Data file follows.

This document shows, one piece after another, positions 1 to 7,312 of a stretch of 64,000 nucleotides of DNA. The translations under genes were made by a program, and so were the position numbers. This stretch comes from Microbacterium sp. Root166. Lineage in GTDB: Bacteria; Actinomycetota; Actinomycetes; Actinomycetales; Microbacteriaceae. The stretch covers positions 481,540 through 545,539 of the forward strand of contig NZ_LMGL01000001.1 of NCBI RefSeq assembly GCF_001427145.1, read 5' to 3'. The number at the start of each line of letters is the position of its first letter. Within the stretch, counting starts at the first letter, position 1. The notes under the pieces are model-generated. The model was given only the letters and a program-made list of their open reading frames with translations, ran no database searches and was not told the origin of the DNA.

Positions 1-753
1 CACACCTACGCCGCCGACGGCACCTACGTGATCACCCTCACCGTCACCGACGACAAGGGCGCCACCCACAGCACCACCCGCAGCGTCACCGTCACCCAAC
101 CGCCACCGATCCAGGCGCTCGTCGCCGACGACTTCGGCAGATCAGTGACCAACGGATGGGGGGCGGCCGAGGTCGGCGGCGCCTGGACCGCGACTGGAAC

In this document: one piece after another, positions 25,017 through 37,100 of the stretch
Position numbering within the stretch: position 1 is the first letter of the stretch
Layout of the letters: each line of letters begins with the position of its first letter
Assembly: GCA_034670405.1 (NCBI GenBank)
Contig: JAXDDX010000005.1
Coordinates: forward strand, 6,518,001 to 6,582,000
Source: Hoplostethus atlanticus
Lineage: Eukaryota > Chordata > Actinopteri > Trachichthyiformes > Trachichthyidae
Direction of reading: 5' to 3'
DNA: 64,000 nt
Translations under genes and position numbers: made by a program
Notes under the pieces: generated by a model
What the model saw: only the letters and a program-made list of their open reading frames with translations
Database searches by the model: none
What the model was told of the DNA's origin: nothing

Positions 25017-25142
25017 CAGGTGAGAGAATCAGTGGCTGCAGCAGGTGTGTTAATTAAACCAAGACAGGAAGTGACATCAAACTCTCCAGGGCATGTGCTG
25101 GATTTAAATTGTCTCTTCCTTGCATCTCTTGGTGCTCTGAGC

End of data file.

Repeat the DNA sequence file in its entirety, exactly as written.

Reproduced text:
This document shows, one piece after another, positions 1 to 7,312 of a stretch of 64,000 nucleotides of DNA. The translations under genes were made by a program, and so were the position numbers. This stretch comes from Microbacterium sp. Root166. Lineage in GTDB: Bacteria; Actinomycetota; Actinomycetes; Actinomycetales; Microbacteriaceae. The stretch covers positions 481,540 through 545,539 of the forward strand of contig NZ_LMGL01000001.1 of NCBI RefSeq assembly GCF_001427145.1, read 5' to 3'. The number at the start of each line of letters is the position of its first letter. Within the stretch, counting starts at the first letter, position 1. The notes under the pieces are model-generated. The model was given only the letters and a program-made list of their open reading frames with translations, ran no database searches and was not told the origin of the DNA.

Positions 1-753
1 CACACCTACGCCGCCGACGGCACCTACGTGATCACCCTCACCGTCACCGACGACAAGGGCGCCACCCACAGCACCACCCGCAGCGTCACCGTCACCCAAC
101 CGCCACCGATCCAGGCGCTCGTCGCCGACGACTTCGGCAGATCAGTGACCAACGGATGGGGGGCGGCCGAGGTCGGCGGCGCCTGGACCGCGACTGGAAC

In this document: one piece after another, positions 25,017 through 37,100 of the stretch
Position numbering within the stretch: position 1 is the first letter of the stretch
Layout of the letters: each line of letters begins with the position of its first letter
Assembly: GCA_034670405.1 (NCBI GenBank)
Contig: JAXDDX010000005.1
Coordinates: forward strand, 6,518,001 to 6,582,000
Source: Hoplostethus atlanticus
Lineage: Eukaryota > Chordata > Actinopteri > Trachichthyiformes > Trachichthyidae
Direction of reading: 5' to 3'
DNA: 64,000 nt
Translations under genes and position numbers: made by a program
Notes under the pieces: generated by a model
What the model saw: only the letters and a program-made list of their open reading frames with translations
Database searches by the model: none
What the model was told of the DNA's origin: nothing

Positions 25017-25142
25017 CAGGTGAGAGAATCAGTGGCTGCAGCAGGTGTGTTAATTAAACCAAGACAGGAAGTGACATCAAACTCTCCAGGGCATGTGCTG
25101 GATTTAAATTGTCTCTTCCTTGCATCTCTTGGTGCTCTGAGC